As the team at AI Multiple writes, synthetic data mimics real-life events so that researchers can test hypotheses and develop ideas against that baseline. This is useful, they note, when there is insufficient real (or accessible) data, or when researchers need to simulate novel conditions.
Data that can mimic real-life conditions, simulate novel events and anonymize patient information has some important potential applications in clinical trials.
For one thing, it could help researchers identify broad trends. Anat Reiner Benaim, Ph.D., from the Rambam Health Care Campus in Haifa, Israel, was the first author on a study published in February 2020 that tested this capability of synthetic data. In the study, the researchers produced various synthetic data sets from the original data from five ongoing studies. Those studies looked into things as varied as proton pump inhibitor prescriptions and blood urea levels among discharged patients who had been treated for acute decompensated heart failure.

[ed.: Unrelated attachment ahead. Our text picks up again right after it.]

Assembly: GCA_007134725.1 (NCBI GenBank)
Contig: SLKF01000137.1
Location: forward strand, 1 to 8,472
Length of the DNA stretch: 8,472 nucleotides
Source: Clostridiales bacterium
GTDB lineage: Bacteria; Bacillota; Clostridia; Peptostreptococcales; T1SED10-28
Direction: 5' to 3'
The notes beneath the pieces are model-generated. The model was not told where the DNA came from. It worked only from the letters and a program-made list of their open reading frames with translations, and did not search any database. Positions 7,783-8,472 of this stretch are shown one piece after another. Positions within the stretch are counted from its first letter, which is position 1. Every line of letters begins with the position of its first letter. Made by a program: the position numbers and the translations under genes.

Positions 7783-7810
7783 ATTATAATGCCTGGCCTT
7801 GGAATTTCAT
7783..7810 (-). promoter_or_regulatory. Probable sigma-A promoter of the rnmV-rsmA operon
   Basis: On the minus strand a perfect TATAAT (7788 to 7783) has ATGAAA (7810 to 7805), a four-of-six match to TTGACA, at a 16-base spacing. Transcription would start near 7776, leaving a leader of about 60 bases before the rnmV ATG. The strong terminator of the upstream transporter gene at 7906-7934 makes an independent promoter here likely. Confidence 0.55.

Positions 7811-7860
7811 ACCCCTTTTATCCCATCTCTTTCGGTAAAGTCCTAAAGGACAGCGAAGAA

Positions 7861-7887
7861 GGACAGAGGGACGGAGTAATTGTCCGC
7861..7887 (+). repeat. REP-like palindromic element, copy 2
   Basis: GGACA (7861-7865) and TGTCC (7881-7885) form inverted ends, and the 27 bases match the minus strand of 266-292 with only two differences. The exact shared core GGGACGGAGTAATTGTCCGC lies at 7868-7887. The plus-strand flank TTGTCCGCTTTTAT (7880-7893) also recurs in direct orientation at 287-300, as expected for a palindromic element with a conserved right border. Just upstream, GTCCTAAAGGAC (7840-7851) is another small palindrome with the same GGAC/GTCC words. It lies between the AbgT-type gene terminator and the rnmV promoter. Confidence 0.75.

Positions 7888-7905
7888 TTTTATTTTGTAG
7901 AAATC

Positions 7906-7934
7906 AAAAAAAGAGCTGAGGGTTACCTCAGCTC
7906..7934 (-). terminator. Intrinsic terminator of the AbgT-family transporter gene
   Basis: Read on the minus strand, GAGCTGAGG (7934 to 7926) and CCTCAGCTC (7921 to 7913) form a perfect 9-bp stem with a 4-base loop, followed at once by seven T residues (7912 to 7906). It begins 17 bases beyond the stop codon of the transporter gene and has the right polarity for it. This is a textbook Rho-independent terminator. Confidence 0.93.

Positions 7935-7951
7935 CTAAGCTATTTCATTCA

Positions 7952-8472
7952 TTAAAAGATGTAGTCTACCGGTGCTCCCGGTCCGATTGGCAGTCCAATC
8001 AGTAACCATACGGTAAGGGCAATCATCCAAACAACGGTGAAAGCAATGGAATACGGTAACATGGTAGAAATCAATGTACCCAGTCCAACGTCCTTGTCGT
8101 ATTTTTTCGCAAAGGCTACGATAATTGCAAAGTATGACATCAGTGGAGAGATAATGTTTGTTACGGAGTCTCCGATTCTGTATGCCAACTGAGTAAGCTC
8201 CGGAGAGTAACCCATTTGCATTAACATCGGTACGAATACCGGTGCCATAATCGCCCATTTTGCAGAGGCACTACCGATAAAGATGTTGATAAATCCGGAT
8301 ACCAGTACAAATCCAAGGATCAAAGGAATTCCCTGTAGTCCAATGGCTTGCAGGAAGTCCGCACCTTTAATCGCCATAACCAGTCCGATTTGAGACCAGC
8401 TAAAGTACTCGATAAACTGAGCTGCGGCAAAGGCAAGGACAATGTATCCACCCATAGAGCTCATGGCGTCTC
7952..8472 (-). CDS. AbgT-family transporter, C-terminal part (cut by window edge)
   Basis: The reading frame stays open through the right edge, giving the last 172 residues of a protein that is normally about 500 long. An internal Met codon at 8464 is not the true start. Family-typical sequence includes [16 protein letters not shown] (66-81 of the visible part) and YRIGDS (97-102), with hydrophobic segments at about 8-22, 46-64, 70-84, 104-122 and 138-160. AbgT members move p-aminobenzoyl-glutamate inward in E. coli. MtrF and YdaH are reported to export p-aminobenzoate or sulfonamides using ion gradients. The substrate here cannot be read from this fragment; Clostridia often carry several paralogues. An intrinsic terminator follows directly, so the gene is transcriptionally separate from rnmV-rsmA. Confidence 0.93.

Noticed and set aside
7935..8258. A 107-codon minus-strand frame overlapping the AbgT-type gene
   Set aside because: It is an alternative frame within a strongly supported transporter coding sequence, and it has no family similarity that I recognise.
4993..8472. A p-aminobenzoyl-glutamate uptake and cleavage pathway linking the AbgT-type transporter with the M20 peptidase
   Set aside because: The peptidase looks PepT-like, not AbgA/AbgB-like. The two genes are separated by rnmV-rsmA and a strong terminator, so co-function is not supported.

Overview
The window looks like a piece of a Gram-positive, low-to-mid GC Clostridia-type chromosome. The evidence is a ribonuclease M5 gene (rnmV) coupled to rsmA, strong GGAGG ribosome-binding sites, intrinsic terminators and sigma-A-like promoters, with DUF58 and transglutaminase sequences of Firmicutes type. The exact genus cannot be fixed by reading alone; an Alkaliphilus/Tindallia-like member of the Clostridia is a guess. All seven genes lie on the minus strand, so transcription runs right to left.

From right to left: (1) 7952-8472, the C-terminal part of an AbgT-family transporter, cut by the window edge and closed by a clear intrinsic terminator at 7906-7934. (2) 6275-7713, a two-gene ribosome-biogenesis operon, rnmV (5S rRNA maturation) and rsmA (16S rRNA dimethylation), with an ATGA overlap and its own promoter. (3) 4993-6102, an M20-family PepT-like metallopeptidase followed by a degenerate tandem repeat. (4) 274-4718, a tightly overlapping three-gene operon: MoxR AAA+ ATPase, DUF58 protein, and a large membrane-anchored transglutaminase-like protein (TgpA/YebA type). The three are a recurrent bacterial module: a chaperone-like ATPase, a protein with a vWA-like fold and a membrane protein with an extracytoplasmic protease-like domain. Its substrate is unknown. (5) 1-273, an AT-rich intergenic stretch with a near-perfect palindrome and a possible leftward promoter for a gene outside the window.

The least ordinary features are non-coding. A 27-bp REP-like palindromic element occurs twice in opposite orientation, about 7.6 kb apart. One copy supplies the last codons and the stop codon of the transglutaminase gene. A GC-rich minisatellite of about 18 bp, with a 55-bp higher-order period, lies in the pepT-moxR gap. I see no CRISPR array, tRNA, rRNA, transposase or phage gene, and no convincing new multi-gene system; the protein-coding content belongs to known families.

In their comparisons, the researchers found that synthetic data in general predicted the results of the real data. “When the number of patients was large relative to the number of variables used, highly accurate and strongly consistent results were observed between synthetic and real data,” Benaim et al. write. “For studies based on smaller populations that accounted for confounders and modifiers by multivariate models, predictions were of moderate accuracy, yet clear trends were correctly observed.”
Because synthetic data can mimic trends in real-world data, it can be useful in creating control groups for trials related to rare or novel diseases for which there is limited existing data.